Residents were asked individually about which of the seven candidates would be a “good choice” for mayor in the city. The top ranked contenders are Stewart (35%), Sylvester (27%), Sim (20%) and Bremner (13%).

Methodology:

Results are based on an online study conducted from October 4 to October 7, 2018, among 402 adults in the City of Vancouver. The data has been statistically weighted according to Canadian census figures for age, gender and region in the City of Vancouver. The margin of error—which measures sample variability—is +/- 4.9 percentage points, nineteen times out of twenty.

Find our full data set here and download the press release here. 

For more information on this poll, please contact:
Mario Canseco, President, Research Co.
[c] 778.929.0490
[e] mario.canseco@researchco.ca

Stewart Holds the Upper Hand in Vancouver Mayoral Race

Two thirds of residents say housing is the most important issue facing the city.

Vancouver, BC [September 19, 2018] – With just over a month to go before Vancouverites elect their new mayor, the absence of a contender from the governing Vision Vancouver party appears to have benefited independent candidate Kennedy Stewart, a new Research Co. poll has found.

In the online survey of a representative sample of City of Vancouver residents, 36% of decided voters say they will vote for Stewart in next month’s election, up 11 points since a Research Co. poll conducted in July.

Ken Sim of the Non-Partisan Association (NPA) is in second place with 25% (-1), followed by independent candidate Shauna Sylvester with 17% (+6), Hector Bremner of Yes Vancouver with 7% (+2) and David Chen of ProVancouver with 4% (=).

Support is lower for Wai Young of Coalition Vancouver (3%, -5), Fred Harding of Vancouver First (also 3%) and Connie Fogal of Idea Vancouver (2%).

The level of undecided voters in the City of Vancouver stands at 31% this month.

The survey was conducted after the final list of mayoral candidates was released by the city on September 14. Vision Vancouver mayoral contender Ian Campbell—who had the support of 18% of decided voters in July—withdrew from the race on September 10.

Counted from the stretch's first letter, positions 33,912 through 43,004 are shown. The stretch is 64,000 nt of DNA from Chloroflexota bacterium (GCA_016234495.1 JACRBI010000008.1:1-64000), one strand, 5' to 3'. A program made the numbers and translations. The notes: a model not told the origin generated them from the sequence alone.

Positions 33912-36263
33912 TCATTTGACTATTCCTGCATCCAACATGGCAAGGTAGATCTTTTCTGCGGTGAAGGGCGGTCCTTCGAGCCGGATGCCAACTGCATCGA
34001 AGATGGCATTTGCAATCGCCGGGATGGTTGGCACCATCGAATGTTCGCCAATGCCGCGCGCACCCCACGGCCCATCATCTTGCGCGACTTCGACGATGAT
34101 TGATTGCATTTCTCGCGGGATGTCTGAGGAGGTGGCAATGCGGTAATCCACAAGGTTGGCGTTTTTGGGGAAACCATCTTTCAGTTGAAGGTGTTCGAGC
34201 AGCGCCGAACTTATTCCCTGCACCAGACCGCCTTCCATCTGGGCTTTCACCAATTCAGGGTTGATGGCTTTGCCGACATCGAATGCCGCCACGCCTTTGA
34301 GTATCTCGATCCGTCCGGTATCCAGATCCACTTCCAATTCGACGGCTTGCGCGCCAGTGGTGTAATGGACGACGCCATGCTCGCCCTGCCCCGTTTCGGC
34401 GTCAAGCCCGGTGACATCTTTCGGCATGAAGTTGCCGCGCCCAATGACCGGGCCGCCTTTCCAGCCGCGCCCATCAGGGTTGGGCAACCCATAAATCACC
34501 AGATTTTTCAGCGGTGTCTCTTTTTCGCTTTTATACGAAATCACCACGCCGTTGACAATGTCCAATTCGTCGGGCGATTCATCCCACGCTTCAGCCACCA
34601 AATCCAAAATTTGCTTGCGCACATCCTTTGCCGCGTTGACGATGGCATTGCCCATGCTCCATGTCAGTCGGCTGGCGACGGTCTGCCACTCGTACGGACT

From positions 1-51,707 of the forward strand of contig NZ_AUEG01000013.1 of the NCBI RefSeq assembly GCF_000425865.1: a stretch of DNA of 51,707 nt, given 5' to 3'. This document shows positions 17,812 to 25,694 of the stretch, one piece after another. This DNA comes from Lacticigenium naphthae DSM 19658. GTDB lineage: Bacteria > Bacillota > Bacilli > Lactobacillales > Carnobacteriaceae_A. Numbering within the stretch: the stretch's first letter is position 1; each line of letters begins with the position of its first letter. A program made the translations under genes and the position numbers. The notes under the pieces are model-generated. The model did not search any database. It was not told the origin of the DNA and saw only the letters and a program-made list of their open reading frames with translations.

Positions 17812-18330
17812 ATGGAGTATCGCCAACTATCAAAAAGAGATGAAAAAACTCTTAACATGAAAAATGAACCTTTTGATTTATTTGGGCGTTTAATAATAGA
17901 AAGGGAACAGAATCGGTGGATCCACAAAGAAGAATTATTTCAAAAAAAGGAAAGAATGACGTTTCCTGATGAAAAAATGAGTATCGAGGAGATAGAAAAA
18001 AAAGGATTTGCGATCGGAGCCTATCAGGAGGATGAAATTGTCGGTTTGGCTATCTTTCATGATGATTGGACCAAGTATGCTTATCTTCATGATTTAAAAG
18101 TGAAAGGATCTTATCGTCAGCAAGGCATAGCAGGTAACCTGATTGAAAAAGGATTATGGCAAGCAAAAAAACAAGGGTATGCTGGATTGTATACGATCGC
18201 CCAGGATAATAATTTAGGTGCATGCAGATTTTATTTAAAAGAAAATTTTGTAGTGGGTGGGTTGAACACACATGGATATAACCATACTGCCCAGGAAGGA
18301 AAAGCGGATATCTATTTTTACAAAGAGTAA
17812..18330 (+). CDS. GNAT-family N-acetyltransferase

Stewart holds a 23-point lead over Sim among female decided voters (44% to 21%), while Sim is slightly ahead of Stewart among male decided voters (32% to 29%).

“The departure of Ian Campbell from the mayoral race has definitely helped Stewart, who currently has the support of 45% of Vancouverites who voted for Gregor Robertson in the last mayoral election,” says Mario Canseco, President of Research Co. “Sim is connecting well with the NPA’s traditional base, and is holding on to 49% of the voters who supported Kirk LaPointe in 2014.”

Across the city, two thirds of residents (67%) believe housing is the most important issue facing Vancouver, followed by transportation (9%), poverty (also 9%) and economic development (5%).

Methodology:
Results are based on an online study conducted from September 15 to September 18, 2018, among 400 adults in the City of Vancouver. The data has been statistically weighted according to Canadian census figures for age, gender and region in the City of Vancouver. The margin of error—which measures sample variability—is +/- 4.9 percentage points, nineteen times out of twenty.

Find our full data set here and download the press release here. 

For more information on this poll, please contact:
Mario Canseco, President, Research Co.
[c] 778.929.0490
[e] mario.canseco@researchco.ca